Monday, 19 December 2011

Lies, Bias and the Regional Press

It's not often that I'm pushed to anger by a regional newspaper, especially one that I rarely read. But I'll make an exception in the case of the Northampton Chronicle. In fact, based on their moderation of one particular article, I am actively advising that people think very carefully before wasting their money on this particular blot on the journalist's escutcheon.

I keep track of Kleeneze's news appearances; it's an old habit made easier by the advent of Google Alerts. So, when I discovered a nice little story about Peter and Jillian Griffiths and their fund-raising efforts, I was delighted.

That is, until I read the vitriolic and incoherent comment posted by an individual calling themselves "CitizenNorthampton". Amongst other bile, he accused them of profiteering, greed, dishonesty and scamming their customers. He also claimed that Kleeneze is seen as a scam by others.

Intrigued, I went through the weird signup process and posted a response. I'd love to cut and paste that response here, but I can't. The reason I can't is that it was removed by a moderator. A moderator who is happy to have the Northampton Chronicle's website peppered with potentially libellous comments from a disgruntled obsessive.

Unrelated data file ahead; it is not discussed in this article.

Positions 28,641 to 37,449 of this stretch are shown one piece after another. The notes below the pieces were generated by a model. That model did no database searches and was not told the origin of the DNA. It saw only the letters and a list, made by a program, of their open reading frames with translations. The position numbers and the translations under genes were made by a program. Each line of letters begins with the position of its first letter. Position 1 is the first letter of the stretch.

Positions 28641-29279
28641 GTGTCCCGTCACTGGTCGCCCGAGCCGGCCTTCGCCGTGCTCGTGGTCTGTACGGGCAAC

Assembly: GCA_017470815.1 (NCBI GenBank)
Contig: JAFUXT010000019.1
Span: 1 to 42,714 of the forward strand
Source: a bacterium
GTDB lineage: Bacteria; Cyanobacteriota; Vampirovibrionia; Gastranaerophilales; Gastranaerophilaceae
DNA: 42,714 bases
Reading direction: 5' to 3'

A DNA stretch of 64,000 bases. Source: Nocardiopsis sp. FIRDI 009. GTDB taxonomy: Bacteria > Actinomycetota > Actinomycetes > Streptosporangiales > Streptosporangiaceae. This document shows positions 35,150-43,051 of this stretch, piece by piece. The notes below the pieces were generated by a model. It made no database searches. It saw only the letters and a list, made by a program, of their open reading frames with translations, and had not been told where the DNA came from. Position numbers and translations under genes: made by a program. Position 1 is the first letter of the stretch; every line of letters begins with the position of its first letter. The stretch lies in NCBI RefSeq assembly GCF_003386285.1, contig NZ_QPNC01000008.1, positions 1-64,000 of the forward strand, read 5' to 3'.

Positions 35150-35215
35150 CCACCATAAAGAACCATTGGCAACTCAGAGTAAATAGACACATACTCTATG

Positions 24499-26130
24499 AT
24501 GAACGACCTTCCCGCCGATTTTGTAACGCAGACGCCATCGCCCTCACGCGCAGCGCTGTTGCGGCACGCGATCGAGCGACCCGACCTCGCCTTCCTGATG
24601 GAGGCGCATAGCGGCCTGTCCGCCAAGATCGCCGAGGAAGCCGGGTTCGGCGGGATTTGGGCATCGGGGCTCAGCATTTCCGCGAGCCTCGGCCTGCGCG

My deleted comment pointed out that Kleeneze distributors are self-employed and that Kleeneze is a legitimate business. I pointed out that, after overheads, petrol, carrier bags, replacement catalogues and postage are taken away from the retail profit figures that he quoted, an extra 10% cash donation to charity is a very nice gesture and not something deserving of vilification. I questioned the original post's figures. I also congratulated Peter and Gillian for their efforts. No reason to delete that, you would think. I wasn't promoting Kleeneze per se, I didn't link to a business website; I merely tried to redress the balance. Unfortunately, that wasn't good enough for the moderator, or the anonymous CitizenNorthampton.